Face Treatment and Usage for Ethiopians By any measure, this is but a weird argument which bluntly states that “rent-seeking and corruption” are not per se a problem; the problem instead lies in “the way” they are “organized”. This exemplifies how much ideological outlooks at times may impair our judgment of right and wrong, and obliterate our common sense view of decency and justice.
I know of no society that would say to its members: ‘it’s alright that you steal but be aware of its usage!’ Without a doubt, in many societies theft is always unethical, illegal and unjust act that goes against the law, the moral standards and the spirit of justice and fairness. Note that I consider here corruption and rent-seeking as white collar theft.
To our surprise, while exalting Suharto’s Indonesia, the writer seems to have no idea or else has completely forgotten the human tragedy that claimed thousands of lives, and the social and economic chaos which apparently reversed Indonesia’s economy back to square one, that subsequently surfaced following the collapse of Suharto’s regime – apparently owing to his fatal policy and practices of patrimonialism, chronism, and corruption that created a huge wealth gap between ethnic Chinese Indonesians and the rest.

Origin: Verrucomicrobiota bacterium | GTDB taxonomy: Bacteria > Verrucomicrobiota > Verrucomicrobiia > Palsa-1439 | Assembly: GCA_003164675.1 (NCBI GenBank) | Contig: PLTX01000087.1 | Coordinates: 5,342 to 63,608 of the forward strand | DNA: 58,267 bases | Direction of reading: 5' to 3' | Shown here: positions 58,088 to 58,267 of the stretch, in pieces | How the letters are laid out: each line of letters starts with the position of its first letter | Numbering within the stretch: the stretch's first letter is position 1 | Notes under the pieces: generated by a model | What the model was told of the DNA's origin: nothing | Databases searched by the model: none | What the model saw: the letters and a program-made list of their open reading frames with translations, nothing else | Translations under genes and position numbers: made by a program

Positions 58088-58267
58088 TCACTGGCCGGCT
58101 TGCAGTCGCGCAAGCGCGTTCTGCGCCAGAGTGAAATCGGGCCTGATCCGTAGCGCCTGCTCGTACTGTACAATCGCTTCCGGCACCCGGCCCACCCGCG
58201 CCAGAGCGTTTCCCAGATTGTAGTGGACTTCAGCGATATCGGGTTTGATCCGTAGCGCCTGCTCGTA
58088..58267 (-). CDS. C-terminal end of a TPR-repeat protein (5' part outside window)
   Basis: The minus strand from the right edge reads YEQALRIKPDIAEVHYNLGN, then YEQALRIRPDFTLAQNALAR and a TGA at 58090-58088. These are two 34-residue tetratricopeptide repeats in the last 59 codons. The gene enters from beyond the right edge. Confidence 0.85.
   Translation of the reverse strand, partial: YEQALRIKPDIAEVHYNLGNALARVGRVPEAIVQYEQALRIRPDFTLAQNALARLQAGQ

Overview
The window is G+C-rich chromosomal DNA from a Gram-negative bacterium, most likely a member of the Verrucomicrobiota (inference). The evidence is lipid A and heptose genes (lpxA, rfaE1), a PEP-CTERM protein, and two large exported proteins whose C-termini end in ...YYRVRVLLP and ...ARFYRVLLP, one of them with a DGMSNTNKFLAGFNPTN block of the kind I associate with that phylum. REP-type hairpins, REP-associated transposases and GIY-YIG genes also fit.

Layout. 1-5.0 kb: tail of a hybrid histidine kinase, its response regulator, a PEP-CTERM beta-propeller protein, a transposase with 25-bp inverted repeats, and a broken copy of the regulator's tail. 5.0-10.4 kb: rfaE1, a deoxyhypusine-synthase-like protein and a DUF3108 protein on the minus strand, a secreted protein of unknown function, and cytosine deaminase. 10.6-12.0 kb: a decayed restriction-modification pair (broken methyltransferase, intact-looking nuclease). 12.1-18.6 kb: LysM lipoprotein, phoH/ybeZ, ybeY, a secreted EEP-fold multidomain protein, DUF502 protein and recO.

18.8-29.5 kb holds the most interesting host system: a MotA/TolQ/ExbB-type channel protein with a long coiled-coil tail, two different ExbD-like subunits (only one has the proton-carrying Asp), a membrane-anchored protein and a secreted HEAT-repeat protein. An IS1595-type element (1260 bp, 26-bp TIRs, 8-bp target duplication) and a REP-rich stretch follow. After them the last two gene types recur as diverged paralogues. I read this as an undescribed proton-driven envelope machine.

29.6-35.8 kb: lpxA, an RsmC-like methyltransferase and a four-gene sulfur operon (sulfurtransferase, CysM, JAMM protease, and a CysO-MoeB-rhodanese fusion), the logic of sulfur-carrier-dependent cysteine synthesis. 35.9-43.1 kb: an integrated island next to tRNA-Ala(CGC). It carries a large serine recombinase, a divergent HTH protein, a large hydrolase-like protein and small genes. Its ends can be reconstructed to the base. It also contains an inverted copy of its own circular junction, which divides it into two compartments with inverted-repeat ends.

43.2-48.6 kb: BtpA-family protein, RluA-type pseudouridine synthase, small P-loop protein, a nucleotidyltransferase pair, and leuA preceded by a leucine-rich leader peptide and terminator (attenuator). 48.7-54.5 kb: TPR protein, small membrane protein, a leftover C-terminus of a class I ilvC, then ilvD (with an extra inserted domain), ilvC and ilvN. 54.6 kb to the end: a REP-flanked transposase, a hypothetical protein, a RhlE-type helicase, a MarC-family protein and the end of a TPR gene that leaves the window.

All in all, the implication of the whole reading of the article is that: we should only and only be concerned with how to achieve the goal of economic growth in the shortest time possible to better fare in the ‘catch-up’ game – whether be it through unethical, immoral or illegal means –seemingly in confirmation of the odd parable, ‘the end justifies the means’. Alas, this argument has apparently lost sight of the fact that economic growth –in and of itself – is not an end; rather, it’s just a means towards the realization of the ultimate objective of a prosperous, just, ethical, humane and reasonably fulfilled society. Thus, in such a case any means that we opt to all along is immensely as important as the end itself. Understandably, here the problem may be that, as the famous German philosopher Friedrich Nietzsche put it nicely, “at the critical moment mankind too often forgets precisely what it is trying to accomplish Under the subtitle, ‘The tale of two thieves: Suharto and Mobuto” the article argues that although both Suharto of Indonesia and Mobuto of Zaire “ripped off” their countries’ resources, “ranking high at world corruption scale”, the consequences of the plunder significantly diverged: “while Mobutu’s Zaire failed miserably, Suharto’s Indonesia emerged to be one of the fastest growing economies in the world”; and the “secret behind” the divergence “… lies at the way rent-seeking and corruption were organized.” The article also invokes such paradoxical expression as “growth-enhancing rent seeking actions